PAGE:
I recently read an online travel article wherein two correspondents rated the indigenous cuisines of “the 48 countries” of Europe (they obviously were not using the TCC Approved List or they’d have had more to consider!).
The “usual suspects” were at the top and bottom of the list with Italy edging out France for the number one spot while the Vatican City (too few choices) was at the bottom followed by places people don’t visit to dine.
Most of us have probably been in such a situation where there were too few choices while traveling. Either a late-night arrival, too little time between trains, or the un-translated signage in some distant land forced us to point to a cold slice of pizza. Pizza? Maybe that’s another reason Italian fare ranks at the top … you can always find it nearly anywhere!
Still, the criterion for this admittedly subjective survey was cuisine indigenous to that country – not simply the availability of ravioli in Ireland or fish and chips in Israel or paella in India.
This got me to pondering on the proverbial question (whether at home or on the road): do we eat to live or live to eat? I know of folks who have traveled to exotic and gastronomicallyfascinating places only to feast on fast food, microwaved pizza (there we go again!) and prewrapped sandwiches. Meanwhile the entire culinary bounty of that land was available just a short walk away!
To some of our more adventure-travel members, anything to keep one alive in the wild is probably good enough. Many of the bottom-ranked countries were low-lighted by their blood sausages, jellied meats and salty, starchy fare, but facing the choice between those meals and grub worms, beggars can’t be choosers.
Nonetheless, if given the opportunity, I would think ignoring a nation’s famed food would be akin to traveling to Paris and not seeing the Eiffel Tower or Cairo and missing the Pyramids or Siem Reap and not quite having enough time for Angkor Wat.
The food and drink of a nation is, like its architecture and music, a reflection of its culture. I must admit to have been forced (usually by time constraints) to pass beneath the ubiquitous Golden Arches in Augsburg, Avignon and Milan, among other culinary capitals, but can at least take solace in the satisfaction that Augsburg served great local beer, Avignon offered superb espresso andMilan had an extensive gourmet pastry counter and an incredible second-story window view of the majestic gothic Duomo.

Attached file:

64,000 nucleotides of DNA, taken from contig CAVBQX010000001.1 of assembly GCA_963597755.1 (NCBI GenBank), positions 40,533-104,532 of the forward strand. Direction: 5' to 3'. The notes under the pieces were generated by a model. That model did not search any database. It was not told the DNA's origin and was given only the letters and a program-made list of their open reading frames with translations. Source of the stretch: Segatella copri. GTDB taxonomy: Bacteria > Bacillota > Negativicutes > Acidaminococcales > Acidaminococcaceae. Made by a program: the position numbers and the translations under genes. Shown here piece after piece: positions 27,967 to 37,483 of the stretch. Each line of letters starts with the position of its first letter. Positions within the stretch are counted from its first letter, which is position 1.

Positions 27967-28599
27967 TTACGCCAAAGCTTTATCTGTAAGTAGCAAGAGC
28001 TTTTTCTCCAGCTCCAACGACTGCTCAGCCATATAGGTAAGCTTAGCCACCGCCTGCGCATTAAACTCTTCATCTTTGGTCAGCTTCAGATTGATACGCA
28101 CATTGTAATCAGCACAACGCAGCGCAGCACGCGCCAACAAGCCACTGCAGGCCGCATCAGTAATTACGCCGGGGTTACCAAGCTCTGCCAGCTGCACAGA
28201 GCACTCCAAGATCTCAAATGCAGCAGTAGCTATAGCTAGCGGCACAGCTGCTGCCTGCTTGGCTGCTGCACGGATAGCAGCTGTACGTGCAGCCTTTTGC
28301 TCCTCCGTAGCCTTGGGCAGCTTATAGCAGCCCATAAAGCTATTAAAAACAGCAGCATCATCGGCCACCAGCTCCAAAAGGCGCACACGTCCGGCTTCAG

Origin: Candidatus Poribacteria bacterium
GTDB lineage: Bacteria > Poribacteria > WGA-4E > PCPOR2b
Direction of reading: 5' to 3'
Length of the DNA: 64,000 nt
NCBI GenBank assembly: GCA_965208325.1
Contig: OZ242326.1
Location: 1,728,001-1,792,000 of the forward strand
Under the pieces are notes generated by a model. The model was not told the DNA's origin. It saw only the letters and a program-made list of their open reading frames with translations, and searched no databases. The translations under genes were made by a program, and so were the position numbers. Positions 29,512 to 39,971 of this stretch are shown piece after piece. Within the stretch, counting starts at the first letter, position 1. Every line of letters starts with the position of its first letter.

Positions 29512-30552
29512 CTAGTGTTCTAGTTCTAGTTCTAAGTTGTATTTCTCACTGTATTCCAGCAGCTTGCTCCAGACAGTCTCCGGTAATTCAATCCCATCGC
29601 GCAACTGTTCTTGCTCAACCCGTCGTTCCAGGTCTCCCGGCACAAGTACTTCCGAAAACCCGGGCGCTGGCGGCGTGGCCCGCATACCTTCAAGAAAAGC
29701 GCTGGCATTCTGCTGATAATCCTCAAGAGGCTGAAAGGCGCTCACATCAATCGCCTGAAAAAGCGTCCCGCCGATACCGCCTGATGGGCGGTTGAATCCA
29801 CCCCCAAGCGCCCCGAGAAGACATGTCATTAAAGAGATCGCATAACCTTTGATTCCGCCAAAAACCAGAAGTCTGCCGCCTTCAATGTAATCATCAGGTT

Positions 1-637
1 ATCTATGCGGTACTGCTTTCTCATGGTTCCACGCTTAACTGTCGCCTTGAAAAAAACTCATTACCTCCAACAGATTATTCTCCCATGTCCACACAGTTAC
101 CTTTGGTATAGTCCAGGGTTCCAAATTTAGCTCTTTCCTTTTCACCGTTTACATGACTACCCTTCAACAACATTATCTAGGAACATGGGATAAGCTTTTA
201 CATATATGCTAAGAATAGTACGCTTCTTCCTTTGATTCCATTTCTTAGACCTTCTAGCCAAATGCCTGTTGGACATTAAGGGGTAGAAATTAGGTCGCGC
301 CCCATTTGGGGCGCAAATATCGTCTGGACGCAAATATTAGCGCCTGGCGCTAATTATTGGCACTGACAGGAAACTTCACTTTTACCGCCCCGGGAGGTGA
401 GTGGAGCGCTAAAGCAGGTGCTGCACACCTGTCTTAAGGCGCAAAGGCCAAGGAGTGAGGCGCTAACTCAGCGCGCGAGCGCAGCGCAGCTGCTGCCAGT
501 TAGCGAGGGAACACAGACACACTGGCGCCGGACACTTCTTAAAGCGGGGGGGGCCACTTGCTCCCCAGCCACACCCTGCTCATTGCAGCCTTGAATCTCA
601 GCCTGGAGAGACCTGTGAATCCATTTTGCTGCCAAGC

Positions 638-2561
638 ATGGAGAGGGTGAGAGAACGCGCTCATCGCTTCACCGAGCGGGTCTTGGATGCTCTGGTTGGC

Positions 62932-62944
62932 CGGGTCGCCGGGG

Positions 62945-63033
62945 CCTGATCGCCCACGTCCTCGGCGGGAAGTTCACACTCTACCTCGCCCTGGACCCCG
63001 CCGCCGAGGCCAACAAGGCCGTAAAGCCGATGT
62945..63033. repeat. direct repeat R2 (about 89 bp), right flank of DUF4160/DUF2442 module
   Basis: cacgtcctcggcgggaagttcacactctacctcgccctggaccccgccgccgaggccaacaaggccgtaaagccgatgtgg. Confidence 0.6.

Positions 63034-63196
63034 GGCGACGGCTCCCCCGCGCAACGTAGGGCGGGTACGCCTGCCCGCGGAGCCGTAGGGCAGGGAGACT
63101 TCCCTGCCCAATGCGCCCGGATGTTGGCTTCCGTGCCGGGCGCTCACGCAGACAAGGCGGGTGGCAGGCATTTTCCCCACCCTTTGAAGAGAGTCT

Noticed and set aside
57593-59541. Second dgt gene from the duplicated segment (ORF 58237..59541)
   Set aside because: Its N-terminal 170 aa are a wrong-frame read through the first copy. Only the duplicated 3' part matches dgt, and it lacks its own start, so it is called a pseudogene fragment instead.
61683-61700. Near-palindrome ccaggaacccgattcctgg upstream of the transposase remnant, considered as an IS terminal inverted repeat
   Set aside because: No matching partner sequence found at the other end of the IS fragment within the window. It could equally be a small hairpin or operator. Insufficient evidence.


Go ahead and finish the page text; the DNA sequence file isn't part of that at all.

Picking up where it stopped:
On the other hand (or fork), I much prefer recalling a mouth-watering, spicy Thai buffet (accompanied by a classical dance show) on the humid banks of Bangkok’s Chao Phraya River, an after-dinner Calvados on a chilly night in the apple-rich Normandy town of Caen, an outdoor dinner of spaghetti with chopped goat meat in Mogadishu (combining the Somali and Italian cooking heritages of that land), a glass of smooth, silky Carmenère from Chile’s excellent vineyards, an assortment of tapas along the serpentine streets of Barcelona’s Barri Gòtic, a refreshing glass of jugo de sandia (watermelon juice) in the eternal spring of Guatemala City, a steaming bowl of pho for breakfast in Old Saigon, an introduction to an icy caipirinha on Rio’s Copacabana Beach, a surprisingly tasty grilled antelope in Nairobi, a pint of draught Guinness methodically tapped from a keg in a rural Irish pub (relieving a hitchhiker’s eternal wait), and a warm Navajo fry bread taco amidst a summer thunderstorm in New Mexico.
Each of these memories evokes both the delight of that food and drink, its historic or geographic setting, the weather, the company of friends and locals, the sights, sounds and smells, the tales a traveler tells of even reaching those places and the reminder, for many of us, of the intrinsic pleasure these savory experiences provide.
Hopefully this has rekindled a culinary memory or two for you as well. But all this has made me very hungry … so, what’s for dinner tonight? Pizza?